I just made my first batch of sourdough starter since moving to the East Coast. Sourdough starter is a mix of flour and water and wild yeast and lactobacteria. Replacing store-bought yeast, the starter gives sourdough bread its characteristic sour taste due to the acidic produced by the bacteria.
When I first heard of making your own sourdough starter, it sounded a little gross. Leaving something out in order to ATTRACT bacteria? That just seems risky. I’ve since realized that almost anything worth doing is going to seem a little strange. It seems to be a common theme among homesteading projects - instead of hiring out projects and relying on someone else’s experience, take on the project yourself and experiment!
That said, if you see your starter turning pink/red or if it has a bad smell, it’s best to throw it out and restart :)
Here’s how to get started. Note that your sourdough starter will need babysitting for about 5 days, then regular feedings after that.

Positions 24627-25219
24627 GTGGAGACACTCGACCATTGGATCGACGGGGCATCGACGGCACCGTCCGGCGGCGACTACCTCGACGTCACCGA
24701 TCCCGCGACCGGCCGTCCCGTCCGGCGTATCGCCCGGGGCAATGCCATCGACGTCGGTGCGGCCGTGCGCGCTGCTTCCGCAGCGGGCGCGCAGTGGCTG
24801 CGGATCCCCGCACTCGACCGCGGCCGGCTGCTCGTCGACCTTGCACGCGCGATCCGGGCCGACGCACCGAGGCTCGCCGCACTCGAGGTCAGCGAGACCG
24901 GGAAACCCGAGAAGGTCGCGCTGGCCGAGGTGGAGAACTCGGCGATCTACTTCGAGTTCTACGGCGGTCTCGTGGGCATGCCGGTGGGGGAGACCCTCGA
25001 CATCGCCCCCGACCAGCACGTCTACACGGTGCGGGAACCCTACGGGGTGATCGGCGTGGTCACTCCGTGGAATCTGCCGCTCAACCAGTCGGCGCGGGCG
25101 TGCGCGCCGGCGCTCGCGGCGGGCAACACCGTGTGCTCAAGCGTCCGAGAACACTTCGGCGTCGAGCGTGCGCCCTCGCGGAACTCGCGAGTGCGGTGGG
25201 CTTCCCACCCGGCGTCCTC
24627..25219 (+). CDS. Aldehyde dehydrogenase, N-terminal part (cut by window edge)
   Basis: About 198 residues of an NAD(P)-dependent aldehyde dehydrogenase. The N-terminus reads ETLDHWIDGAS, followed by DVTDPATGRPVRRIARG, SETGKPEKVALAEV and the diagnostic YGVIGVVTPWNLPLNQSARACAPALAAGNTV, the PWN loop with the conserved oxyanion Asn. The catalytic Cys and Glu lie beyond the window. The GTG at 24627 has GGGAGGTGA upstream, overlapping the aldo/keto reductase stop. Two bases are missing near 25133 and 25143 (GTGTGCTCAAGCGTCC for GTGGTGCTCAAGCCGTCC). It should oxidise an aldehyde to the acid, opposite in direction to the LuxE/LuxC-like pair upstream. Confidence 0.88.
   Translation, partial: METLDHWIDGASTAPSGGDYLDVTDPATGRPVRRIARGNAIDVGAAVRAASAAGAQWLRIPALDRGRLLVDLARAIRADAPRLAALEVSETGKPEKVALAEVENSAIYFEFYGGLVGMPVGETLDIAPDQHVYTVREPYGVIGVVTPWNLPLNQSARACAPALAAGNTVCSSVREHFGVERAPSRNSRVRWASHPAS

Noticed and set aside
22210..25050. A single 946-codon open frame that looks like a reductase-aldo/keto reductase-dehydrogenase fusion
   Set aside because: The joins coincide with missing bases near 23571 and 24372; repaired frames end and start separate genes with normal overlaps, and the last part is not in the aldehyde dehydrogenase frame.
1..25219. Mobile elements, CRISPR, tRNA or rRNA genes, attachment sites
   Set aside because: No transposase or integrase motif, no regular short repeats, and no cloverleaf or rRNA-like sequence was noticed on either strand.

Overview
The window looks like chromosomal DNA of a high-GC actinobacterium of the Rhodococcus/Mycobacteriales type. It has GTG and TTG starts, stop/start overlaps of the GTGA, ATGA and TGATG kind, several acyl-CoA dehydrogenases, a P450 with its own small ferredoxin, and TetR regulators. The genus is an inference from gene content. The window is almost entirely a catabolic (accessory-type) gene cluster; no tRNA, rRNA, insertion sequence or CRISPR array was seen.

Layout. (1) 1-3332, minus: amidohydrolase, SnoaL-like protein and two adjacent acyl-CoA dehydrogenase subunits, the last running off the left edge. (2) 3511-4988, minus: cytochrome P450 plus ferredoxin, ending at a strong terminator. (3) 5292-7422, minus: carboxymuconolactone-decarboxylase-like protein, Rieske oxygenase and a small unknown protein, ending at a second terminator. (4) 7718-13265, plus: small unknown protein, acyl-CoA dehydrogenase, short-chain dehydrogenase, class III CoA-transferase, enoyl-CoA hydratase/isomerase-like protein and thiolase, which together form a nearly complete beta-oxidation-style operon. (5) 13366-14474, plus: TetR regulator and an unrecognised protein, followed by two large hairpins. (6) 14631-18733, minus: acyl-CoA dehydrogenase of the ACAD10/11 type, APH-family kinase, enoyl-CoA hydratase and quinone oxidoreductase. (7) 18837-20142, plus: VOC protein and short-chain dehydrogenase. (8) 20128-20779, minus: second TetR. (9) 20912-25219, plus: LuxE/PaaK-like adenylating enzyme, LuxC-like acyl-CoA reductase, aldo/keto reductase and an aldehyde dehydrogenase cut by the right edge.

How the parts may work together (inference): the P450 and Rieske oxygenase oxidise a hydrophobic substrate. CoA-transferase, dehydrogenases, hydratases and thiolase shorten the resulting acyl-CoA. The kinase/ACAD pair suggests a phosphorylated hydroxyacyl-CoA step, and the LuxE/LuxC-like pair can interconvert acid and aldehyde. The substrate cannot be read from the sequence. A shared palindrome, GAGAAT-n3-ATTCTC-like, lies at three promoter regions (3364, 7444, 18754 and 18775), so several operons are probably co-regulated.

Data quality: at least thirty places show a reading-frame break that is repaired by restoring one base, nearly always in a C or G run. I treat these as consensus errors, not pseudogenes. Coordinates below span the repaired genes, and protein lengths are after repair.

Mix 3/4 of a cup of whole wheat flour with 1/2 cup water and place in a mixing bowl. Cover loosely with plastic wrap and leave in a warm place overnight. Repeat, adding more flour and water, for 4 days. (The whole wheat helps to introduce the wild yeast and bacteria, but you can switch to all purpose flour at anytime.) You should be seeing your starter getting bubbly and smelling more yeasty and sour. On Day 5, remove half of your starter. (You can give this to a friend, or start baking with it!) Then add the usual amounts of flour and water. If you’re not going to be using the starter again soon, you can put it in the fridge and feed it every week. Make sure to remove half when feeding, or you’ll end up with a huge amount of starter and not enough new flour for the organisms!
Read more about Cooking
- Cooking with Microgreens: An Easy Brunch Recipe
- Homemade, Cheap and Healthy Chili Lime Popcorn
- Making Refrigerator Pickles
- Making Your Own Bread